One of LSU’s greatest sports heroes. A man who believes his father was one of America’s most cold-blooded villains. Blanche DuBois, Stella Kowalski and Lady Torrance. No one can claim that this year’s Louisiana Book Festival will be narrow in scope.
Of course, it never is.
The 12th annual celebration of the written word takes place Saturday, Oct. 31, in and around the State Capitol and will bring dozens of authors to sign books and talk to their readers. The festival runs from 10 a.m. to 5 p.m. and takes place at the State Capitol, State Library, Capitol Park Museum and the surrounding grounds.
“The thing that’s said over and over about us is, pound for pound, we’re a better festival than, like, the Texas Book Festival and places like that because you can go in the Capitol … sit within a few feet of this famous author, get your book signed, communicate with them, as opposed to being in an auditorium and seeing him with 1,000 other people,” said State Librarian Rebecca Hamilton. “There’s an intimate piece that people really love about us. The authors themselves love it. They like communicating with the audience.”
The list of authors includes some nationally known names, like Rick Bragg (“All Over but the Shoutin’,” “Ava’s Man” and “The Prince of Frogtown”) and Cokie Roberts (“We Are Our Mothers’ Daughters,” “Founding Mothers,” “Ladies of Liberty” and “From This Day Forward”), who regularly show up for the festival. But this year’s biggest star is likely to be the subject of a book.
Former LSU and pro football star Billy Cannon, whose biography by Charles deGravelles, “Billy Cannon: A Long, Long Run,” was released in September, should draw a crowd.
“Barnes and Noble said when he did the signing (there), he talked with everybody,” said Jim Davis, the festival’s director and director of the Louisiana Center for the Book. “She said plan on the line being very long, because he takes time with everybody.”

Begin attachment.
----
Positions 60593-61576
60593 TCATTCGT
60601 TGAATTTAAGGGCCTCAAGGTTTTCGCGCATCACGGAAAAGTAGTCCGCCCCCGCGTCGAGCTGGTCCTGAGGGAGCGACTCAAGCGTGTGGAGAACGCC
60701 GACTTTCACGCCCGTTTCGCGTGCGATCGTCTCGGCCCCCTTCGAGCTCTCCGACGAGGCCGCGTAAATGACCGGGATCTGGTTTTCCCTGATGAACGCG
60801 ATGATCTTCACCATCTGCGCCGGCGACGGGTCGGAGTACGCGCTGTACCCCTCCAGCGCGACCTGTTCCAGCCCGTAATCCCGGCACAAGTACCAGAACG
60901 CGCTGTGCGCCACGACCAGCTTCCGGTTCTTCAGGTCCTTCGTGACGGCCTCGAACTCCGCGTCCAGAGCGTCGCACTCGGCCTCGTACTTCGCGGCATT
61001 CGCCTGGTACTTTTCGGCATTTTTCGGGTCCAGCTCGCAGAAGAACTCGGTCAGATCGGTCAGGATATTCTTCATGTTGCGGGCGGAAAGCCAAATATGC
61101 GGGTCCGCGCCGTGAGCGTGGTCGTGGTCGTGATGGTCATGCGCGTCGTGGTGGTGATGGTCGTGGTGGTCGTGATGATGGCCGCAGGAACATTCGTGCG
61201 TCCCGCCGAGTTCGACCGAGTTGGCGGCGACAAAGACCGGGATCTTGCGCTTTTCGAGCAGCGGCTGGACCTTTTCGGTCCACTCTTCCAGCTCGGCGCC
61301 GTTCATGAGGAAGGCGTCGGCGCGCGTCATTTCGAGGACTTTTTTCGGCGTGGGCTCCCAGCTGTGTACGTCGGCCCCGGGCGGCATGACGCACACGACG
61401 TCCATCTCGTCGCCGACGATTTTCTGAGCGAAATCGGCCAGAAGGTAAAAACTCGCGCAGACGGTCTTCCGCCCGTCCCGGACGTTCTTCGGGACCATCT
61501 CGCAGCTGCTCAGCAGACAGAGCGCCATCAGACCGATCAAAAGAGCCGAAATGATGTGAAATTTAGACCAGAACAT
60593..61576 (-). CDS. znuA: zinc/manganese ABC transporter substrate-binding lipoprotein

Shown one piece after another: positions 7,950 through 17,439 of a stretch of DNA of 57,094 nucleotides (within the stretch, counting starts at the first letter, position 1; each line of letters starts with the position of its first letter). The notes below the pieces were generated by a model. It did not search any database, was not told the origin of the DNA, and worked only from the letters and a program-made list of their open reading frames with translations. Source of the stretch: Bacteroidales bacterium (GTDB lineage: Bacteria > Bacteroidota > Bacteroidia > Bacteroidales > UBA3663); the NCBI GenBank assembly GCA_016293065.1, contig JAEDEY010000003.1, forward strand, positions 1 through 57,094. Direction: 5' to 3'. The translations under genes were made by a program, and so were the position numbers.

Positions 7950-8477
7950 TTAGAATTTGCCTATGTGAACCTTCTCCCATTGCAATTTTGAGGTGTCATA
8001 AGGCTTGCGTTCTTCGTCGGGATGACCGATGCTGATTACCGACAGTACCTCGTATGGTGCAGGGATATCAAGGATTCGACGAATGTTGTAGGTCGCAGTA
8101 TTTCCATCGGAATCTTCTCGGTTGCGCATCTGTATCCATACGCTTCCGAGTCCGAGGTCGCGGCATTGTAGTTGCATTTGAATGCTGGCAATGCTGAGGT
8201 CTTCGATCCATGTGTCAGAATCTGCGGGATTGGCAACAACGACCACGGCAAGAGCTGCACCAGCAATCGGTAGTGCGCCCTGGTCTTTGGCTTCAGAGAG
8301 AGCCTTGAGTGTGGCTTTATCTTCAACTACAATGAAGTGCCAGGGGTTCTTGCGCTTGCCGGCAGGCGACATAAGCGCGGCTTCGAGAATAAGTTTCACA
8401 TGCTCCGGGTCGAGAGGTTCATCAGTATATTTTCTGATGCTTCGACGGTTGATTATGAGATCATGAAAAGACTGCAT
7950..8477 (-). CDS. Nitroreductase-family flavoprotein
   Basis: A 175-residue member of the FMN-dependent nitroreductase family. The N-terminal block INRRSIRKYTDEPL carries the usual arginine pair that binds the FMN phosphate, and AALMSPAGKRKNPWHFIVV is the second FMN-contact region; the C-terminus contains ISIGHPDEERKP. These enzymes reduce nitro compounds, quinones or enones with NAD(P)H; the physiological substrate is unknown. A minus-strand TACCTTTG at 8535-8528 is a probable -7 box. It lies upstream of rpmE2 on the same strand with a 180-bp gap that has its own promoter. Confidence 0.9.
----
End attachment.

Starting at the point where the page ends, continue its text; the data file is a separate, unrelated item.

Gary L. Stewart and Susan Mustafa, co-authors of the best-selling “The Most Dangerous Animal of All,” also will be part of the festival. The book chronicles the search by Stewart, who was adopted by a Baton Rouge family, to find his birth father.
The search convinced him that his father, Earl Van Best Jr., was the infamous Zodiac killer, whose murder spree and enigmatic messages to police gripped San Francisco with fear in the 1960s.
The crimes have never been solved.
Screenwriter and director Todd Robinson will join Stewart and Mustafa to discuss converting Stewart’s story into the screenplay for the CBS mini-series currently in pre-production, scheduled for spring 2016.
James Grissom is author of “Follies of God: Tennessee Williams and the Women of the Fog,” which researches the women — like Lillian Gish, Maureen Stapleton and Jessica Tandy — who inspired the playwright’s most notable female characters.
“They say that presentation, he is a riot,” Davis said. “He assumes the voices of all these ladies of theater and movies … when he starts quoting them.”
“He is so entertaining,” Hamilton said. “Everything he writes is beautiful and eloquent; even his (Facebook) posts are just like poetry. I’m excited to see him.”
New Orleans author Tom Piazza (“A Free State,” “City Of Refuge” and “Devil Sent The Rain”) will receive the 2015 Louisiana Writer Award, which recognizes outstanding contributions to Louisiana’s writing.
Piazza, who also wrote for the HBO drama series “Treme,” will receive the award at 10 a.m. from Lt. Gov. Jay Dardenne.
“He has a huge following,” Hamilton said. “We adore him.”